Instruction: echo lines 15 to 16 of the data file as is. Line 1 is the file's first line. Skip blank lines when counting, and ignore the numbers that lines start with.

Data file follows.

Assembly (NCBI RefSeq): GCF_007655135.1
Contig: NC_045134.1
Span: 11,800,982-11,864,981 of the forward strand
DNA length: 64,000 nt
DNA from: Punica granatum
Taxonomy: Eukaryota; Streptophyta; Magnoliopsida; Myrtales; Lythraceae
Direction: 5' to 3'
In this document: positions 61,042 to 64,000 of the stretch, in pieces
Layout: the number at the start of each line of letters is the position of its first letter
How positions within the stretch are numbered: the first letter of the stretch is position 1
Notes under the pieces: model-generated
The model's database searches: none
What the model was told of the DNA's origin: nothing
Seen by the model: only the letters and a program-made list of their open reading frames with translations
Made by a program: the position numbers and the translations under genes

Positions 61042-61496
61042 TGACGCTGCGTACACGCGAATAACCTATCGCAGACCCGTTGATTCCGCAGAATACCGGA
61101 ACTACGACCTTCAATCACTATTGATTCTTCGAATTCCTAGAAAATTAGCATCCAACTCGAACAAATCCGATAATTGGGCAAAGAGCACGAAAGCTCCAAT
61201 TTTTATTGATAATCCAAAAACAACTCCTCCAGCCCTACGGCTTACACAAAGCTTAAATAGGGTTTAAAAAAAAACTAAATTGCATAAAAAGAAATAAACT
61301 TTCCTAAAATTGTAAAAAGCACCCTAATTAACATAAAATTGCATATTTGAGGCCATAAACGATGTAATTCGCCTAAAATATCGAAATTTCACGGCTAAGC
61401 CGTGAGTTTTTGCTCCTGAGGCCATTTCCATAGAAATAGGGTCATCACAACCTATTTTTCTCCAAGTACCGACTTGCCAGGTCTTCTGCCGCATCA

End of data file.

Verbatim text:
Made by a program: the position numbers and the translations under genes

Positions 61042-61496